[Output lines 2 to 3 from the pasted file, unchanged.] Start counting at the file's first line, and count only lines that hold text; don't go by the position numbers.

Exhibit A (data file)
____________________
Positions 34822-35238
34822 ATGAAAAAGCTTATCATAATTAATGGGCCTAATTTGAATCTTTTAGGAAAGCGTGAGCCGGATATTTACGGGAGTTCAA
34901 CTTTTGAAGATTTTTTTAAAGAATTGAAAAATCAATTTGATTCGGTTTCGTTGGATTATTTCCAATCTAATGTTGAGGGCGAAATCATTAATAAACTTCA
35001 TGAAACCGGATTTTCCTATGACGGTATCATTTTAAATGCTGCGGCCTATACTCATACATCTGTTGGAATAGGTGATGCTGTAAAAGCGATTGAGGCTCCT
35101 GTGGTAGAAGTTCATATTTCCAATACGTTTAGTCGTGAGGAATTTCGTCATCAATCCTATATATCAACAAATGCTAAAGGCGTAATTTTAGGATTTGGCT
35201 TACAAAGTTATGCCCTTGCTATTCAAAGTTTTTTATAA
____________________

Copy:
34822 ATGAAAAAGCTTATCATAATTAATGGGCCTAATTTGAATCTTTTAGGAAAGCGTGAGCCGGATATTTACGGGAGTTCAA
34901 CTTTTGAAGATTTTTTTAAAGAATTGAAAAATCAATTTGATTCGGTTTCGTTGGATTATTTCCAATCTAATGTTGAGGGCGAAATCATTAATAAACTTCA